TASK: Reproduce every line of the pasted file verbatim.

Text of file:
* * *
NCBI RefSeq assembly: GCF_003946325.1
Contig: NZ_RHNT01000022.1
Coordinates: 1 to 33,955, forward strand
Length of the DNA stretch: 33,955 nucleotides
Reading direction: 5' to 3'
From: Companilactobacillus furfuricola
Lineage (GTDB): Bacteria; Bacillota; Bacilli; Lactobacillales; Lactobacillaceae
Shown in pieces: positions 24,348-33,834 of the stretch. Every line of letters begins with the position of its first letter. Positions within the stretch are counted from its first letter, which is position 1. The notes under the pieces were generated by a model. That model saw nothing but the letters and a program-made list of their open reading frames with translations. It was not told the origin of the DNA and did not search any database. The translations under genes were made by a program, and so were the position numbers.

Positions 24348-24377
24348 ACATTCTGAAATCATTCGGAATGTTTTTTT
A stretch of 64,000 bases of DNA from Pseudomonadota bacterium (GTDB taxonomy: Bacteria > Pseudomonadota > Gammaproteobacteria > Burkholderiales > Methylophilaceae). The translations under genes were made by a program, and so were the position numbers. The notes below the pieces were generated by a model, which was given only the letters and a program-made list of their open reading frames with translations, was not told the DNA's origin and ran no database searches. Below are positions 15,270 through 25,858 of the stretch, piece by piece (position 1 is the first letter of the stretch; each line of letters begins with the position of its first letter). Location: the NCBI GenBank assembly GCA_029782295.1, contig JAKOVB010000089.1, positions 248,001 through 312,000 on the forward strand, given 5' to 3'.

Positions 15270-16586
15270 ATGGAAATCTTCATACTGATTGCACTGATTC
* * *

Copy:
NCBI RefSeq assembly: GCF_003946325.1
Contig: NZ_RHNT01000022.1
Coordinates: 1 to 33,955, forward strand
Length of the DNA stretch: 33,955 nucleotides
Reading direction: 5' to 3'
From: Companilactobacillus furfuricola
Lineage (GTDB): Bacteria; Bacillota; Bacilli; Lactobacillales; Lactobacillaceae
Shown in pieces: positions 24,348-33,834 of the stretch. Every line of letters begins with the position of its first letter. Positions within the stretch are counted from its first letter, which is position 1. The notes under the pieces were generated by a model. That model saw nothing but the letters and a program-made list of their open reading frames with translations. It was not told the origin of the DNA and did not search any database. The translations under genes were made by a program, and so were the position numbers.

Positions 24348-24377
24348 ACATTCTGAAATCATTCGGAATGTTTTTTT
A stretch of 64,000 bases of DNA from Pseudomonadota bacterium (GTDB taxonomy: Bacteria > Pseudomonadota > Gammaproteobacteria > Burkholderiales > Methylophilaceae). The translations under genes were made by a program, and so were the position numbers. The notes below the pieces were generated by a model, which was given only the letters and a program-made list of their open reading frames with translations, was not told the DNA's origin and ran no database searches. Below are positions 15,270 through 25,858 of the stretch, piece by piece (position 1 is the first letter of the stretch; each line of letters begins with the position of its first letter). Location: the NCBI GenBank assembly GCA_029782295.1, contig JAKOVB010000089.1, positions 248,001 through 312,000 on the forward strand, given 5' to 3'.

Positions 15270-16586
15270 ATGGAAATCTTCATACTGATTGCACTGATTC